HPV vaccine for anal cancer

Marck Sharp & Dohme's (MSD) human papillomavirus (HPV) vaccine has now been approved for an extension of indication to include prevention of anal cancer in both males and females aged nine through 26 years. It is now the only vaccine indicated for prevention of cervical, vulvar and vaginal cancer in women; as well as genital warts and anal cancer prevention in both men and women.

This serves as a significant step forward, as more diseases are being linked to HPV infection, such as HPV-related anal cancer and oropharyngeal cancer. Epidemiological data has shown that anal cancer cases are on the rise worldwide and locally. Now, through clinical trials, the vaccine has been shown to provide the added benefit of prevention against anal cancer.

MSD's HPV vaccine is a quadrivalent vaccine that prevents against HPV types 6, 11, 16 and 18, which are responsible for causing most HPV-related diseases.

HPV is the leading cause of cervical cancer in women - types 16 and 18 cause about 70 per cent of all cervical cancer cases.

In addition, HPV types 16 and 18 are responsible for more than half of all vulvar and vaginal cancer cases. These two types are also responsible for a majority of anal cancer cases. Types 6 and 11 can cause genital warts in both women and men.

HPV types 6, 11, 16 and 18 also lead to abnormal pap smears in women - with precancerous and dysplastic lesions in women and men.

According to the World Health Organisation (WHO), HPV infection is associated with up to 85 per cent of cases of anal cancer worldwide. HPV type 16 represents 87 per cent of all HPV-positive tumours, while HPV type 18 is found in approximately 9 per cent of all anal cancer cases in the world.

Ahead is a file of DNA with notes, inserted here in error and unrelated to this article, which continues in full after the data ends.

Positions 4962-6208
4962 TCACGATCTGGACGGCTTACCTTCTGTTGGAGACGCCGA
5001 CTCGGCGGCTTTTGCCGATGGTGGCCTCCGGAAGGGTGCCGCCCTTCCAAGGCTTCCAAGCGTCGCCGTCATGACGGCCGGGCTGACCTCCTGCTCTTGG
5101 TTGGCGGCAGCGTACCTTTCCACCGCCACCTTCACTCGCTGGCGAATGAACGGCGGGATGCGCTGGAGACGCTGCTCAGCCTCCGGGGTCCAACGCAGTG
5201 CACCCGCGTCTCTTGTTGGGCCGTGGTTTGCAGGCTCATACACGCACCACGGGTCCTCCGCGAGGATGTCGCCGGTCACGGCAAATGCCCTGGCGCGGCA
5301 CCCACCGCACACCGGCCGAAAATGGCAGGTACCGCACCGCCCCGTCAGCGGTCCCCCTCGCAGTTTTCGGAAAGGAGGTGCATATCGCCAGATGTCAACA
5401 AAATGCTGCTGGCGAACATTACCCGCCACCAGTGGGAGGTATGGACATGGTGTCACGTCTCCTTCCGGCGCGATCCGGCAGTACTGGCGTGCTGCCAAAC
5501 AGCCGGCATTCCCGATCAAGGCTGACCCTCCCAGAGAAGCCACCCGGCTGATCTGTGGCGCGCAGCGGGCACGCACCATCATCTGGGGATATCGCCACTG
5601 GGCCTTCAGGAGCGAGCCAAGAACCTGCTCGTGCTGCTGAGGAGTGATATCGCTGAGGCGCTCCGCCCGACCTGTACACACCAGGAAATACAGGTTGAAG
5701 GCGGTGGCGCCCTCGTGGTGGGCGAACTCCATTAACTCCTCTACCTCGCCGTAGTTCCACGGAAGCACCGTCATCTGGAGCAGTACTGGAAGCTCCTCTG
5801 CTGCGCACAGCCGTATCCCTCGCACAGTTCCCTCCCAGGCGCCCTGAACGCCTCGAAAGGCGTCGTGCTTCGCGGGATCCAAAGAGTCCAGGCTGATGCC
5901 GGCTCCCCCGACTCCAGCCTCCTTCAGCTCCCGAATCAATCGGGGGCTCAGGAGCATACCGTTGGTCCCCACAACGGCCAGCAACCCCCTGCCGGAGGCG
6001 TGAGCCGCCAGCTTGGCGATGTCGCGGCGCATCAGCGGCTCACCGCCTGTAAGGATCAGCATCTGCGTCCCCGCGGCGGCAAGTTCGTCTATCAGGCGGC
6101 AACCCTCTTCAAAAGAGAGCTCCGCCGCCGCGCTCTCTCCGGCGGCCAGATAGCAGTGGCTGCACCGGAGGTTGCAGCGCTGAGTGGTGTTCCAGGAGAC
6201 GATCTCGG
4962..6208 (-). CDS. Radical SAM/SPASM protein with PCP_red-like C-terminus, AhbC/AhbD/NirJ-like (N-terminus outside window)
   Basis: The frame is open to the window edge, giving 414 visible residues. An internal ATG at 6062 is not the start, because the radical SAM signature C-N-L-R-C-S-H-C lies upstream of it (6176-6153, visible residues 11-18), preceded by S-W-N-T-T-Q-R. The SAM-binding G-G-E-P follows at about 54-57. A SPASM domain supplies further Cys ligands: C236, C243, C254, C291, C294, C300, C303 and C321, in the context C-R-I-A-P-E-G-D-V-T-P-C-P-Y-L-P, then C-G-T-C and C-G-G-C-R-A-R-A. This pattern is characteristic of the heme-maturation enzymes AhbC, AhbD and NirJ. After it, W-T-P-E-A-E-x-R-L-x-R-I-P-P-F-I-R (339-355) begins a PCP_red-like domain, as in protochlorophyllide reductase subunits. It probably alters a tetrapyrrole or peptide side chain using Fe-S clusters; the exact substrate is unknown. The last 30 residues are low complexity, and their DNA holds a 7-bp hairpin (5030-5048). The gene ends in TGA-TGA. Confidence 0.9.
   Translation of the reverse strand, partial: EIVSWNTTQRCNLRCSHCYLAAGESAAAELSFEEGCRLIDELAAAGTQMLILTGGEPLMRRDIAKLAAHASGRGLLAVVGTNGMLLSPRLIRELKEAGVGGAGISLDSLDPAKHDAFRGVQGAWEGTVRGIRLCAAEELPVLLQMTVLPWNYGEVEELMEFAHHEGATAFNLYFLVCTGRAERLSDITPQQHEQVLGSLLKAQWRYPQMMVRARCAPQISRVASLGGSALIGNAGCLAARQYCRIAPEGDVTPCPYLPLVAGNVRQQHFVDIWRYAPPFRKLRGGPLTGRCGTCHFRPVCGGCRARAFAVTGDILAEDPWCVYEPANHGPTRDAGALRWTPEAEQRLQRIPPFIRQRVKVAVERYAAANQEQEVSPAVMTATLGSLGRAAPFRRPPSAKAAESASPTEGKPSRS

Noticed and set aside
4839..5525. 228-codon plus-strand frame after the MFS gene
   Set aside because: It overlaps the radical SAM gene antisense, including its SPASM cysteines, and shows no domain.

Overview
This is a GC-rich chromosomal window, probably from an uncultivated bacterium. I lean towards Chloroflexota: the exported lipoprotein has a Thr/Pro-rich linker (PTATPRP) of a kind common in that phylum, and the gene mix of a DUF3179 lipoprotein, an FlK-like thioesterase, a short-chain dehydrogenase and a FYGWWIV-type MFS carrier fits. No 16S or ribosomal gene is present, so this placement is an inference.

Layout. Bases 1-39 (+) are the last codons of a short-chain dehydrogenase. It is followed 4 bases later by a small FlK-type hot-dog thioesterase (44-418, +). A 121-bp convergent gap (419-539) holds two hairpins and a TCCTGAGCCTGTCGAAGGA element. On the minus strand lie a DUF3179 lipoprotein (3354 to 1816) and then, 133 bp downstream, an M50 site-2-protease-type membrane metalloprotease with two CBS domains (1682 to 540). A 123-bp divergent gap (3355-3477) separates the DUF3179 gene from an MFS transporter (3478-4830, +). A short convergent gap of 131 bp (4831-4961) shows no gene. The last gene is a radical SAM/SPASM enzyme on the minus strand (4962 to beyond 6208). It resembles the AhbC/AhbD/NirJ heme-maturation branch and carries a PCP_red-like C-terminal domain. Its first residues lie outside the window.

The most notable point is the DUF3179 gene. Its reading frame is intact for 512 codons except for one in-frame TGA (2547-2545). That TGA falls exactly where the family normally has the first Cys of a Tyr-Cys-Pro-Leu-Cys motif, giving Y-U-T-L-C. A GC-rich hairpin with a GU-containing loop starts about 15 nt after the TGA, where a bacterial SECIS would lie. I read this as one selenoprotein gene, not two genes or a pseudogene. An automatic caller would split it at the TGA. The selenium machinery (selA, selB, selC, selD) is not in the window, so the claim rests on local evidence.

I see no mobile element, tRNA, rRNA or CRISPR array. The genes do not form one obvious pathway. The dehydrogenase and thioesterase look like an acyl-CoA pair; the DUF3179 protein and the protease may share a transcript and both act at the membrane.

According to the WHO, there has been an upward trend in the number of anal cancers worldwide, in both men and women, over the last five decades. In 2002, there were an estimated 99,000 new cases in the world - 40 per cent cases in men and 60 per cent in women.

Additionally, in 2010, WHO world estimates of HPV prevalence among heterosexual individuals was reported to be about 69 per cent.

"At this moment, anal cancer incidence is reported to be low in Malaysia as there is no routine screening recommended for anal cancer in Malaysia," said Dr Suresh Kumarasamy, past president of the Obstetrical & Gynaecological Society of Malaysia and consultant gynaecological oncologist.

"Preventative measures will play a key role in ensuring anal cancer disease burden remains low in Malaysia.

"As a result, vaccination is an important means of prevention, as it may result in fewer diagnoses, and subsequent surgeries and radiation or chemotherapy, that affected individuals may have to endure," Dr Suresh added.

In 2010, the US Food and Drug Administration (FDA) approved the vaccine for the prevention of anal cancer, which is also caused by the same HPV types. This year, Malaysia followed suit and the Drug Control Authority has approved the vaccine for the prevention of anal cancer in males and females.

Dr Suresh also commented: "The recent approval for the prevention of anal cancer is an important development because HPV infection affects men, as well as women. HPV is a common sexually-transmitted infection, passed from one person to another during sexual contact.

"According to the US Centre for Disease Control and Prevention, it is estimated that one in every two sexually-active women and men will be infected by HPV in their lives. Everyone who is sexually active is at risk and it doesn't matter how many sexual partners a person has had. There are more than 100 types of HPV, and about 40 affect the genital areas," he added.

Therefore, parents should consider vaccinating their sons, as well their daughters. Young women and men are also strongly encouraged to get vaccinated.

Public health departments worldwide and here in Malaysia recognise the importance of cervical cancer prevention. As a result, many countries are funding HPV vaccination programmes for adolescent girls.

Currently in Malaysia, HPV vaccination is provided free for 13-year-old girls in schools by the Health Ministry, and 18-year-old girls through the National Population & Family Development Board catch-up programme in Malaysia.

Talk to your doctor about vaccinating against HPV today.